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August 2, 2012

EDITOR: A lone voice in the wilderness of Israeli politics

Despite the evidence that the IDF leadership are against the bombing of Iran, Israel and the US are preparing for the criminal and insane action to go ahead, in the full light of world media, and no great uproar from any country against this rash and dangerous move. It seems Obama is watching the polls more than thinking on a rational basis about US goals in the Middle East, and what Netanyahu is thinking about is also quite clear – he is down in the Israeli polls as the financial crisis is at last also affecting the Israeli economy,  and the shit is about to hit the fan. The seeds of the social protest of last year seem to be germinating at last, after a period in which Netanyahu seemed to be the Teflon Man – unaffected by the massive protest rallies and tent cities. Obama is also seeking a new enemy to make war with, now that he is out of Iraq, and prepares to get out of Afghanistan, once that country it is also totally destroyed. There is a clear need for another Islamic country which can be destroyed and Iran fits the bill to a dot.

It is also clear that Obama feels pressurised by the Mitt Romney speeches in Israel, where he presented himself as the real supporter of Israel, the one who listens and agrees with whatever Israel needs or says, so Obama is on a roll to prove he is the real one, and sends Panetta to negotiate the exact details of the attack on Iran before the elections really get under way, in October. So, due to the internal elction policies of the US, and the growing political pressure on Netanyahu, we are likely to see the beginning of anew, murderous war in the Middle East, and probably beyond.

So, after the 9/11 the US has managed well in its war against Al Qaeda: it brought it into Iraq, Syria, Yemen, and some countries in Africa, were it never had a foothold before, it has managed to reduce Iraq and Afghanistan into war ravaged and violent caricatures of western democracy, and has made Al Qaeda a force to reckon with across the Arab and Muslim world, as well as strengthening the political expression of Muslim extremism, such as the Salafis in many Arab countries. Not a bad record for a world power in decline, with an economy which is teetering on the brink, and a society which is governed by bigotry and ignorance, as well as deep Xenophobia.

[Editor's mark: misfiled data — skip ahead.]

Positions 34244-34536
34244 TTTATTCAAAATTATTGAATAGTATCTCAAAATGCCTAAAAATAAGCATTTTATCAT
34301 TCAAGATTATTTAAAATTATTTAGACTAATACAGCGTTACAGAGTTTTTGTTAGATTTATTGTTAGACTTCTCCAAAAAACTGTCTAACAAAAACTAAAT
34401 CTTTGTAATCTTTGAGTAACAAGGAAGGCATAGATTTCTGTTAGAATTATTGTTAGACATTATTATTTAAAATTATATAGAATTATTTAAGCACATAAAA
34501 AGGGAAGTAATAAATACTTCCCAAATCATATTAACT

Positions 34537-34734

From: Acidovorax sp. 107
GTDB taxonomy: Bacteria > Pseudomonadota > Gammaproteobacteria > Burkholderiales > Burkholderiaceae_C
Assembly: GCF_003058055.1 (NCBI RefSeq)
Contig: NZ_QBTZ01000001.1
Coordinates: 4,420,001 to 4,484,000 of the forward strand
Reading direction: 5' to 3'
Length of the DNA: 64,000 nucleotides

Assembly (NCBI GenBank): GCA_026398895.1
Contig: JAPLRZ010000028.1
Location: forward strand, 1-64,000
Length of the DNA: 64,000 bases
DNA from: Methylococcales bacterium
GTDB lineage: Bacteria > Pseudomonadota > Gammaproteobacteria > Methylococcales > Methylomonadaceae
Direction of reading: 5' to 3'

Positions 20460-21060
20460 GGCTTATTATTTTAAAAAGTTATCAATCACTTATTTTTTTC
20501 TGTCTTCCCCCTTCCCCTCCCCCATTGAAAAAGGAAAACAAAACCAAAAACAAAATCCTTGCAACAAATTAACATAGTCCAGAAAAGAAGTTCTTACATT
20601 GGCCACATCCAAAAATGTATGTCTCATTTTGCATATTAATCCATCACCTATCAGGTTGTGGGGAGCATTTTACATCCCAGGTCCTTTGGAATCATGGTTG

So, as usual, the only sane voice in the Israeli public/media, that of Gideon Levy, is again crying out against that which is already a forgone conclusion, mainly because of the  servility shown by most governments towards US decisions, and by extension, to the servility of US politicians to the Zionist aggressive agenda. Whata sign of human progress in the 21st century… We should all be proud.

Stopping the crazed Israeli desire to bomb: Haaretz

The challenge currently resting on the shoulders of the world’s strongest man would seem to be as light as a feather. Israel’s level of dependence on the U.S. is absolute; it is more dependent on America than ever before.
By Gideon Levy      Aug.02, 2012

Amos Harel’s fervent prayer for the well-being of Benny Gantz (Haaretz, August 1) isn’t enough: Prime Minister Benjamin Netanyahu has already, with haughty vehemence, announced that only the political leadership will decide. Nor will the visit of America’s Secretary of Defense, Leon Panetta, turn the tables: Netanyahu, with the same haughty vehemence, has announced that only Israel will decide.